Breanna Magpantay is a senior pursuing a major in social work and a minor in political science. Magpantay worked with Margarita Terán-Garcia, an extension specialist in Hispanic Health Programs at the University of Illinois Extension and a research assistant professor with appointments in the Carle Illinois College of Medicine and the College of ACES. Magpantay also worked closely with Oluwatosin Akingbule (Tosin), a PhD student in the Department of Kinesiology and Community Health, who is involved with Prof. Terán-Garcia’s project, Abriendo Caminos. While originally a partner on this project, Champaign-Urbana Public Health District (CUPHD) had to shift its focus to serving the needs of our community amid a pandemic.
With limitations on in-person activities, Magpantay and her mentors explored ways to advance research on culturally sensitive lifestyle interventions for underserved communities. They chose to do some foundational work to explore the needs of African immigrant communities. Magpantay conducted a literature review to better understand why hypertension rates are lower among recent African immigrants compared to African Americans or African immigrants who have lived in the US for more than five years. Her findings will provide useful information that will assist in the development of obesity prevention intervention for recent African immigrant families. Terán-Garcia explained how this project builds on the work she has done with Abriendo Caminos. “This work is helping us to widen our cultural understanding of dietary patterns towards the goal of using precision nutrition to prevent chronic metabolic conditions and reach health equity.”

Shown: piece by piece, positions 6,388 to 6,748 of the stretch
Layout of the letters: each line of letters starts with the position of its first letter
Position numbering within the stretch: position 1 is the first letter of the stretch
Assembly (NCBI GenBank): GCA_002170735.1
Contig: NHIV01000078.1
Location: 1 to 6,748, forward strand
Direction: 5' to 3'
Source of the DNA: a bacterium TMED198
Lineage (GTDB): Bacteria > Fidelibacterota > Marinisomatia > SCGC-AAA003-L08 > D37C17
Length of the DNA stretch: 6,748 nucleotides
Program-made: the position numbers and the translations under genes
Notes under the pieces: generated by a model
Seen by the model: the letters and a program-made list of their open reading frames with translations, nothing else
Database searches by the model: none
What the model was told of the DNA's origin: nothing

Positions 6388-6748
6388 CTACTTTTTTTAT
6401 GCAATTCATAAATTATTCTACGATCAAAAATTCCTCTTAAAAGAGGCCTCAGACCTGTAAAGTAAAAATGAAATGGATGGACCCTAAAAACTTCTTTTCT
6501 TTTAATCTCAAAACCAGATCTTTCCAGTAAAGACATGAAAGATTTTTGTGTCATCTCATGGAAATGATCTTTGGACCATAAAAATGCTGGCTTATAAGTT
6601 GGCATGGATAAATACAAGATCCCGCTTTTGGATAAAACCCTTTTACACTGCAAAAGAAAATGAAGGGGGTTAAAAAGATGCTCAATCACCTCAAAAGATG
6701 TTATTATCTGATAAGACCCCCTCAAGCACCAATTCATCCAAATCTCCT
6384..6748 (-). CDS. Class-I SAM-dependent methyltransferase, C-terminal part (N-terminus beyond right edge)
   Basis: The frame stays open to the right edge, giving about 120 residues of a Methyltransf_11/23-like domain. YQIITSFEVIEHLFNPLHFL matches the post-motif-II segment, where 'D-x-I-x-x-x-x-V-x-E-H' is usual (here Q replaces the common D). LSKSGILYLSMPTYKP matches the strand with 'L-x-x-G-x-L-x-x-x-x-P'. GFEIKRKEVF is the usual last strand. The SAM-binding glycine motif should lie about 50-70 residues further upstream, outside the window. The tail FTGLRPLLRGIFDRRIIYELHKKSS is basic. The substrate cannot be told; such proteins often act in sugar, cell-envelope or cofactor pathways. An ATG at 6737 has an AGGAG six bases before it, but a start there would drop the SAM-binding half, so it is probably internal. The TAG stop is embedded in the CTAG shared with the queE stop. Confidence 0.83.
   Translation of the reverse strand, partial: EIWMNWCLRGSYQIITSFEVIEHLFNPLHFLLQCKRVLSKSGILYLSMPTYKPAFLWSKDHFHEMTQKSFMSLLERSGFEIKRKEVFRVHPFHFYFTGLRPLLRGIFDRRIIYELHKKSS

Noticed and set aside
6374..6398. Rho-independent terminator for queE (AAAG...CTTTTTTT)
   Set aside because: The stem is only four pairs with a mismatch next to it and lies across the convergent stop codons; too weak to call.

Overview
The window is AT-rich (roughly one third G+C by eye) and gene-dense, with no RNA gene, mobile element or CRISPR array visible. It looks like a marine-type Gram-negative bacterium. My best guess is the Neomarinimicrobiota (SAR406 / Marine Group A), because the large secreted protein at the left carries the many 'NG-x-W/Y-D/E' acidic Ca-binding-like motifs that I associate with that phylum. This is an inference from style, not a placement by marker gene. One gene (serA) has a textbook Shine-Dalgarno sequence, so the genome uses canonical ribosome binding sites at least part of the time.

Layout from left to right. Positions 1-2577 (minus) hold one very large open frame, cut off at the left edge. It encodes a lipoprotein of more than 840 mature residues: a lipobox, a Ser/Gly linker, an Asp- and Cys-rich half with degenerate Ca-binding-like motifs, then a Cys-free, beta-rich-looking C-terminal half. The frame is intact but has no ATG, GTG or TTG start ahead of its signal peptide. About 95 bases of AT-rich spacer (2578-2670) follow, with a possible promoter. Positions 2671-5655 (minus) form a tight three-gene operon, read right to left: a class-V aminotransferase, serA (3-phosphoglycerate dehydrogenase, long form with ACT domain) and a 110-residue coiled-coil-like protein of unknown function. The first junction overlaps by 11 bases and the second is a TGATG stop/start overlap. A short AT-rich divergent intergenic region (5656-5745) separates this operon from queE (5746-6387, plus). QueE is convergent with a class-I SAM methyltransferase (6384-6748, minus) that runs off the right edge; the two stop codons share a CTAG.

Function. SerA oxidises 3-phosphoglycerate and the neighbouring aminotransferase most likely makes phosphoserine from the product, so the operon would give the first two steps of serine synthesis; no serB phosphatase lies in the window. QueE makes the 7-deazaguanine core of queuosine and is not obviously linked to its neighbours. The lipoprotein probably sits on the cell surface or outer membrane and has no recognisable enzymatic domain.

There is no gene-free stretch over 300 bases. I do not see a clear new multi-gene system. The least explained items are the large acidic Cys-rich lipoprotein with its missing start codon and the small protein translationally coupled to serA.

Though she was new to research when she first joined the project, Magpantay embraced the opportunity to make a difference, even though it came with challenges. “This program definitely abides by the saying, ‘You get what you put into it,’” Magpantay said. “There was a lot of learning I had to do in the beginning and thankfully, I had my wonderful PhD student mentor, Oluwatosin, helping me with the entire process.”
Akingbule saw how the scholar went above and beyond the literature review project. “I was impressed by how Breanna was upfront with suggestions on how to better serve the African families. She explored resources available in the community to assist families with improved dietary patterns.” Akingbule shared that the scholar also got involved with helping to design the flyer to recruit African families for focus groups.
Magpantay credits her mentors and other involved with the program for such a rich experience. “I learned a lot about myself, more about the research process and types of research from the keynote speakers we had, and how valuable the information I have collected can be towards helping underserved populations and those in need.”
Breanna remains dedicated to this work, indicating an interest being involved with analyzing data from the focus group interviews, and possibly more. "This program has helped me identify the needs of the African immigrants and has challenged me to come up with new ways to help this community in the future.”
Learn more about the project by watching Breanna's Magpantay's research lighting talk.